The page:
Returning to school: General studies programs are often designed with nontraditional students in mind and may offer more flexible options, such as online courses or evening classes, for people with responsibilities outside the classroom. Additionally, the concentration, minor, or major structure may enable students to forego the introductory coursework they may have been exposed to throughout their career in favor of more tailored specializations.
Completing your degree: Because general studies programs are interdisciplinary and require students to learn a breadth of disciplines, they tend to be transfer-friendly. If you are entering a general studies program with a substantial number of college credits, you may be able to use those transfer credits to fulfill your graduation requirements.
Traditional students entering college straight from high school may succeed in a general studies program if they prefer a broad educational approach. More commonly, traditional students will spend the first two years of their bachelor’s degree program fulfilling core graduation requirements before choosing a major, to which they dedicate roughly the second half of their undergraduate education.
Choosing a major can be both an exciting and overwhelming task. When the time comes for you to declare your major, gain clarity by considering these five questions:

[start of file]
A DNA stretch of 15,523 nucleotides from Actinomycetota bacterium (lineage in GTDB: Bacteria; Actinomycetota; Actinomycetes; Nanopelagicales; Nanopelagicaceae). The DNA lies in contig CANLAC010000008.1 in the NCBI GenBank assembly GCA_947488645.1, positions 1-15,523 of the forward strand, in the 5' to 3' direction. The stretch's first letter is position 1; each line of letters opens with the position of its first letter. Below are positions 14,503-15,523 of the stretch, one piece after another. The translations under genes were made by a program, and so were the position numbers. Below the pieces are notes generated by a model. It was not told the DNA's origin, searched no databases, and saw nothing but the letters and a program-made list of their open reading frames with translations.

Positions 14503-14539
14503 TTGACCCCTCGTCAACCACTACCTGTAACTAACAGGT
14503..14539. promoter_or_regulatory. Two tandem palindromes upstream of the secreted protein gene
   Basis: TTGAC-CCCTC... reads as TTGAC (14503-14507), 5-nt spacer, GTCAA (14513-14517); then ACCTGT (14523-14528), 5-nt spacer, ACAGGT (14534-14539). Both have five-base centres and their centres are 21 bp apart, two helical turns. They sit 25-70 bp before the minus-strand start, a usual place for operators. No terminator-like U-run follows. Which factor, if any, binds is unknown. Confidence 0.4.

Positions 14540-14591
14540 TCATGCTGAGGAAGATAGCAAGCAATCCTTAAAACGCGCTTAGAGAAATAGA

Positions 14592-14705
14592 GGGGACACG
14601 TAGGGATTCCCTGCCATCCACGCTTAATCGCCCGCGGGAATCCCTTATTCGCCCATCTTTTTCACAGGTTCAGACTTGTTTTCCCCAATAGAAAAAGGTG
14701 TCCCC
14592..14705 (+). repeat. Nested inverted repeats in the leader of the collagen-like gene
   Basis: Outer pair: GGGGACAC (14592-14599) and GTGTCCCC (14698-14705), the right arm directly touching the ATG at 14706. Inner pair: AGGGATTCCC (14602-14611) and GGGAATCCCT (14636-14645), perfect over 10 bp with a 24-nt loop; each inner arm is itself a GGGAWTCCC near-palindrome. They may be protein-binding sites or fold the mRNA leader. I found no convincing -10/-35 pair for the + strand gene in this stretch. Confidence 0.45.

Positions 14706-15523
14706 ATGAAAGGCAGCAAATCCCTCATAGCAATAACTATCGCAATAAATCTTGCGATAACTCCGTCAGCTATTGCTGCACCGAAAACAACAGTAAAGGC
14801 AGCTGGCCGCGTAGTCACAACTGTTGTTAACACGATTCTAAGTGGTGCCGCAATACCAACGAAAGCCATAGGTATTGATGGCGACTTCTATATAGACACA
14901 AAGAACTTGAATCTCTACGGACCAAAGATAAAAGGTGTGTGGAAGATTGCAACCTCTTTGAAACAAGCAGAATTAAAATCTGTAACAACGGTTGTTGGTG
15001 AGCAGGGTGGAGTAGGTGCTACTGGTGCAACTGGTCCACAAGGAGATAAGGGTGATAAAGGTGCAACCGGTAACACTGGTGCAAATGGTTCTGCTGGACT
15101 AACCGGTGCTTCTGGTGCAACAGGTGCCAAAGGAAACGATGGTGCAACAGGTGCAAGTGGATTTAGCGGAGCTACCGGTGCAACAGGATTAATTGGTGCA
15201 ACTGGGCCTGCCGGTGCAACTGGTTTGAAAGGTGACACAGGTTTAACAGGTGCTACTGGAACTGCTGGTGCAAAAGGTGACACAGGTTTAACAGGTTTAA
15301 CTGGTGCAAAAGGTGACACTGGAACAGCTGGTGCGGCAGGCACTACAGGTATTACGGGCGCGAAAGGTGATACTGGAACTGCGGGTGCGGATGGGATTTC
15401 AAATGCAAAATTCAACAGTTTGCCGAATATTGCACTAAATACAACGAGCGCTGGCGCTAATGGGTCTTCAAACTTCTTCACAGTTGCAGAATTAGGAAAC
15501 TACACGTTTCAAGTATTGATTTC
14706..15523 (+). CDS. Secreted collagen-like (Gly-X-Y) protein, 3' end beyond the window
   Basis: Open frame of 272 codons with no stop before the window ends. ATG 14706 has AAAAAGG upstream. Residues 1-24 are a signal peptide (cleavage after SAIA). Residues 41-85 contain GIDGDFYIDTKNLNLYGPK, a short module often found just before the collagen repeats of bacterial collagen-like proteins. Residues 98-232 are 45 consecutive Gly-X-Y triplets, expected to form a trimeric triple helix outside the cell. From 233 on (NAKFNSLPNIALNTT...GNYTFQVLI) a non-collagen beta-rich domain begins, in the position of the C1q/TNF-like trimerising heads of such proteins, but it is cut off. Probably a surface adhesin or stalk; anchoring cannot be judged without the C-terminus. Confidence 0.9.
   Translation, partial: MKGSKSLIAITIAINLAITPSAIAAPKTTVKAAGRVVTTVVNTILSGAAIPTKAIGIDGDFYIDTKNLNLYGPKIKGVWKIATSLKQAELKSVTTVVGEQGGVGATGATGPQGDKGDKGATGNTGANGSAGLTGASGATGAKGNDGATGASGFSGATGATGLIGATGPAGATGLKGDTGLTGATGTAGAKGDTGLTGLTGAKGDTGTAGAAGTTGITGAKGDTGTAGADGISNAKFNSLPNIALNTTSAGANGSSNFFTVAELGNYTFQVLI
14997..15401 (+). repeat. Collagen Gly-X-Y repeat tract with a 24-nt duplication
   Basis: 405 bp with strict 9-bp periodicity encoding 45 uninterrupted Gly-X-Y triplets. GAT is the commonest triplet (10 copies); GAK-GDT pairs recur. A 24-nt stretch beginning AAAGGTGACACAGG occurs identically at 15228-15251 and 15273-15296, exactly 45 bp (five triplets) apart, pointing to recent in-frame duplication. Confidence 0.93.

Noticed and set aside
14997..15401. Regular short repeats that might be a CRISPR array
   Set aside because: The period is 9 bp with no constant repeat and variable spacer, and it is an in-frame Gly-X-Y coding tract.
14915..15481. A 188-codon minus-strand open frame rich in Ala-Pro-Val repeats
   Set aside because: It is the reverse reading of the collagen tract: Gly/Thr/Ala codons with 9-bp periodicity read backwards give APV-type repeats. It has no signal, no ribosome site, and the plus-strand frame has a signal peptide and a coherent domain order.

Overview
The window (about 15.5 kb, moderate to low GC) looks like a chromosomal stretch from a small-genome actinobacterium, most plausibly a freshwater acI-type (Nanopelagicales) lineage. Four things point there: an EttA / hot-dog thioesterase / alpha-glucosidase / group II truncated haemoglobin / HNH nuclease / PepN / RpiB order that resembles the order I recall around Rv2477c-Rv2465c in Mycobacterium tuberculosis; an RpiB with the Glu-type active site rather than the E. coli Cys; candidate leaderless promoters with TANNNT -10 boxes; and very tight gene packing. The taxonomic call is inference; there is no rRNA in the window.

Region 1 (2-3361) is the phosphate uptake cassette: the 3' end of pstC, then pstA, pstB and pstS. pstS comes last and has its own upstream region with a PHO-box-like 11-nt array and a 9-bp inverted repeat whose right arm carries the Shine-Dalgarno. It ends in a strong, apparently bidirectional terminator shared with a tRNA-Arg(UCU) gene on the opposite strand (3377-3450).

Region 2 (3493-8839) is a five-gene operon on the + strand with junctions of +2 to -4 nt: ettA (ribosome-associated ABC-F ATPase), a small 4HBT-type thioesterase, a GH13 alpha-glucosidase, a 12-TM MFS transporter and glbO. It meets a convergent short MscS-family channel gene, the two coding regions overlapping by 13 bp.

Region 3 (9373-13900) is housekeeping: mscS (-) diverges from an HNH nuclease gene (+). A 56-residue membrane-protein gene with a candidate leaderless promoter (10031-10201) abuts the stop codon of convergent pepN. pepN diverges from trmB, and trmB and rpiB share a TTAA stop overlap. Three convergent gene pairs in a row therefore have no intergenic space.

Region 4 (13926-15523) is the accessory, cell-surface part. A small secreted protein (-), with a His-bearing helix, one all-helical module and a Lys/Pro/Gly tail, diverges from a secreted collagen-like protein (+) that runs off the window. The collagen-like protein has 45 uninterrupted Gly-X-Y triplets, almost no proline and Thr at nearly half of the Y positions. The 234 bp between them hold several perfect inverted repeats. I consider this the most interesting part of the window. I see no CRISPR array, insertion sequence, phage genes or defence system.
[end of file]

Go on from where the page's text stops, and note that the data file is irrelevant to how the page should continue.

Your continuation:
1. What have I enjoyed about my work experiences?
2. What are my values?
3. What are my interests?
4. What’s my “big picture?”
5. What are my degree goals?
Learn more about factors to consider when you’re choosing a college major.
Pursue your general studies degree with Coursera. Earn your Bachelor of Applied Arts and Sciences from the University of North Texas. This online degree enables you to learn from anywhere with an internet connection and offers eight concentrations: administration, organizational supervision, social wellness and community, hospitality, media innovation, consumer behavior, data analytics, and information technology. Try a free open course like Research Design: Inquiry and Discovery or Contemporary Biology to see if online learning is right for you.
1. College Board. “Trends in College Pricing and Student Aid 2021, https://research.collegeboard.org/media/pdf/trends-college-pricing-student-aid-2021.pdf.” Accessed September 14, 2022.
2. US Bureau of Labor Statistics. “Education pays, 2021, https://www.bls.gov/careeroutlook/2022/data-on-display/education-pays.htm.” Accessed September 14, 2022.
3. National Association of Colleges and Employers. “What Is Career Readiness?, https://www.naceweb.org/career-readiness/competencies/career-readiness-defined/.” Accessed September 14, 2022.
This content has been made available for informational purposes only. Learners are advised to conduct additional research to ensure that courses and other credentials pursued meet their personal, professional, and financial goals.